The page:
Please ensure Javascript is enabled for purposes of website accessibility

Gearing Up to File Your Taxes? Beware These Potential Audit Triggers

By Maurie Backman – Jun 28, 2020 at 8:49AM

You’re reading a free article with opinions that may differ from The Motley Fool’s Premium Investing Services. Become a Motley Fool member today to get instant access to our top analyst recommendations, in-depth research, investing resources, and more. Learn More

The last thing you need during these stressful times is a tax audit. Here's how to avoid one.

With the tax-filing deadline set for July 15, now's when Americans who have ignored their taxes thus far should really get moving. But at a time when so many people are experiencing their share of financial stress, the last thing you need is an IRS audit on your hands. As such, it pays to avoid these red flags that could subject your return to further scrutiny.

1. Unreported income

The tax forms you receive summarizing your various types of income aren't just sent out for your benefit; the IRS receives a copy of each one as well. That means you must report all of your income, including the $72 in savings account interest you earned or the $800 you received from a client in exchange for some freelance work you did last year.

If the income you report on your tax return doesn't match what the IRS has on file, you can pretty much bet on hearing from the agency after the fact, so don't take that chance. Instead, comb through all of your tax documents and make sure you're reporting every dollar you took in during 2019.

Man with shocked expression at laptop reading document

Image source: Getty Images.

2. Disproportionate deductions

As a tax filer, you're entitled to claim a host of valuable deductions that could substantially lower your tax burden. And generally speaking, there's nothing wrong with claiming those deductions. It's when those deductions don't make sense given your income level that the IRS starts to get suspicious.

Imagine you report $50,000 in income for 2019, but you also claim $15,000 in charitable donations. It could be the case that you're just a generous person, but most people who earn $50,000 a year can't afford to part with that much for charity purposes.

Similarly, if you own a business, you have every right to deduct expenses you incur in the course of earning money. But if your reported earnings total $60,000 and you claim $40,000 in business expenses, the IRS will likely question that figure.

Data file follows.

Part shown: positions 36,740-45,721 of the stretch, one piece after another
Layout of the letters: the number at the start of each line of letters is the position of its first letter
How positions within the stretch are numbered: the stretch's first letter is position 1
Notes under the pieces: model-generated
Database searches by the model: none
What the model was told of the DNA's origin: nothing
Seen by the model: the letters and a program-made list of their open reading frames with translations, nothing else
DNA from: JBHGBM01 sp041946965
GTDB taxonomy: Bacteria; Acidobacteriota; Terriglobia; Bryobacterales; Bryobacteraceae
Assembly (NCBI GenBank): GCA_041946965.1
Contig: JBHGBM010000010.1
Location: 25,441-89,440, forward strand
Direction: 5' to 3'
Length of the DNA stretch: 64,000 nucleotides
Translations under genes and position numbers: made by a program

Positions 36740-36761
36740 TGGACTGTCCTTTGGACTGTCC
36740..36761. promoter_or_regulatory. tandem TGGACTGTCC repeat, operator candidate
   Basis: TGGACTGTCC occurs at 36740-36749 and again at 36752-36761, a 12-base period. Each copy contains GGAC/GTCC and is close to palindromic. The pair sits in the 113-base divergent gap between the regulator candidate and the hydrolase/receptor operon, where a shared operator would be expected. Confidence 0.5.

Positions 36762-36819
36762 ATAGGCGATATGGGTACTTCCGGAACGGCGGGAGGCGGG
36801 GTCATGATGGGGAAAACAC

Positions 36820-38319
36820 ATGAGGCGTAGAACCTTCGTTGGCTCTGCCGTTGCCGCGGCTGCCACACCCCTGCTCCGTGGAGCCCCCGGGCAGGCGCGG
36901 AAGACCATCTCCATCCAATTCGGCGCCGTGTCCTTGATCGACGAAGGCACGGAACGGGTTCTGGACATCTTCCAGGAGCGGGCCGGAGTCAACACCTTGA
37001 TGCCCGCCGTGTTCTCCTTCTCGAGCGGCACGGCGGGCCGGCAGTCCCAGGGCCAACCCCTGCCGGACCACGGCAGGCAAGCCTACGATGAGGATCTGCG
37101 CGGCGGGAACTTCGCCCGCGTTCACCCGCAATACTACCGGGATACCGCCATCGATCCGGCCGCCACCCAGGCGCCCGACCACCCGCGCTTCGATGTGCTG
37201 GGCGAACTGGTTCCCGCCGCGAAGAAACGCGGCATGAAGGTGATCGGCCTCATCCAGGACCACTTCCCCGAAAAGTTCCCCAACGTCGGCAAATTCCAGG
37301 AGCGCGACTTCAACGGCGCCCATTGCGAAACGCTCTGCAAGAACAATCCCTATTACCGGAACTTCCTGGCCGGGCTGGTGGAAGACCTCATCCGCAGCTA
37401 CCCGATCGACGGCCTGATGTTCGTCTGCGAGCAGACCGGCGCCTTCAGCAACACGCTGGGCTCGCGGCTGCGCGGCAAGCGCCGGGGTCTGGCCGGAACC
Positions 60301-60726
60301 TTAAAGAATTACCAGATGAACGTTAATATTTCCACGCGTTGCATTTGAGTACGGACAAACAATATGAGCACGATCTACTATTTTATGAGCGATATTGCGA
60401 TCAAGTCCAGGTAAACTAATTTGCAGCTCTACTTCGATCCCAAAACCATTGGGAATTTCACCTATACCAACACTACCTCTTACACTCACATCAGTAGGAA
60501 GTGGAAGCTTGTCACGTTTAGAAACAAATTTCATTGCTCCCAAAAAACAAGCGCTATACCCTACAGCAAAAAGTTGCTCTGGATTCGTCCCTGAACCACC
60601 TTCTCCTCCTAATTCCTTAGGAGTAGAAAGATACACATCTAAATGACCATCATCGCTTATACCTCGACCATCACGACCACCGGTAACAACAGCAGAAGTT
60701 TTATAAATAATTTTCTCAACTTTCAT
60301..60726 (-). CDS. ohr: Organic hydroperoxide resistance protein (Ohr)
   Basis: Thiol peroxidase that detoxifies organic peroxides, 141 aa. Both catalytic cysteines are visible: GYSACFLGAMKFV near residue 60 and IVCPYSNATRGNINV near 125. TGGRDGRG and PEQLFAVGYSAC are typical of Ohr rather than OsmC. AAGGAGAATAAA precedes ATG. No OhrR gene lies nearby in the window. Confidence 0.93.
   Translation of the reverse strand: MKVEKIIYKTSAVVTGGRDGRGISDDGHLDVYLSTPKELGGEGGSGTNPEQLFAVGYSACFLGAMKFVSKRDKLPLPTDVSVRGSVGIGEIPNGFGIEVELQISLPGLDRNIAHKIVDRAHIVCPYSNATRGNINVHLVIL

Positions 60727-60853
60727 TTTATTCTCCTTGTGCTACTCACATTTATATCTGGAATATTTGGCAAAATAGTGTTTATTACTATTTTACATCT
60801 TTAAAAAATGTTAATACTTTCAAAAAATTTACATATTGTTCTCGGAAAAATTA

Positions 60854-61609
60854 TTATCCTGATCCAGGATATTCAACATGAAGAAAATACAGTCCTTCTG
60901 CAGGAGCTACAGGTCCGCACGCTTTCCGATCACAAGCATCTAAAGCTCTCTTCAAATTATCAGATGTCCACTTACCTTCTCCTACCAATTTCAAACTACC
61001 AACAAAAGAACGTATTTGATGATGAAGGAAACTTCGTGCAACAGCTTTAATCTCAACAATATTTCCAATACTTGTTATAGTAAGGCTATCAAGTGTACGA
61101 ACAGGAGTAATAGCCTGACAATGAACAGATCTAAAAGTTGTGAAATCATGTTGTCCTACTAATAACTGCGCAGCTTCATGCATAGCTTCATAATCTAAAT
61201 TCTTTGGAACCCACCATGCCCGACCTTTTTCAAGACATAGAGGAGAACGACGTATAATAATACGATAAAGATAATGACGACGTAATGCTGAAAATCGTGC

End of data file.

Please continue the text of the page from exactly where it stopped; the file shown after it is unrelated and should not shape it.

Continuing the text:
As such, make sure the deductions you claim on your tax return align with your income level. And if they don't, but they're still legitimate, make sure you have ironclad proof in case the IRS gets in touch requesting that documentation.

3. Round numbers

The IRS has an easy way to tell when tax filers are guessing at their deductions rather than relying on firm figures: Their deductions consist of perfectly round numbers. Imagine you're able to claim a medical expense deduction on your taxes, and in the absence of receipts (or wanting to sort through them), you take a deduction of $4,000. That number is almost too clean to be true, so there's a good chance the IRS will question it more so than a claim of $4,073.

Right now, a lot of Americans are grappling with income loss, financial insecurity, and health concerns, and so it pays to avoid a scenario where a tax audit gets added to your personal list of stressors. Steer clear of the aforementioned triggers, and with any luck, you'll avoid unwanted scrutiny from the IRS this year.

The Motley Fool has a disclosure policy.

Invest Smarter with The Motley Fool

Join Over 1 Million Premium Members Receiving…

  • New Stock Picks Each Month
  • Detailed Analysis of Companies
  • Model Portfolios
  • Live Streaming During Market Hours
  • And Much More
Get Started Now

Related Articles

Motley Fool Returns

Motley Fool Stock Advisor

Market-beating stocks from our award-winning analyst team.

Stock Advisor Returns
S&P 500 Returns

Calculated by average return of all stock recommendations since inception of the Stock Advisor service in February of 2002. Returns as of 10/05/2022.

Discounted offers are only available to new members. Stock Advisor list price is $199 per year.

Premium Investing Services

Invest better with The Motley Fool. Get stock recommendations, portfolio guidance, and more from The Motley Fool's premium services.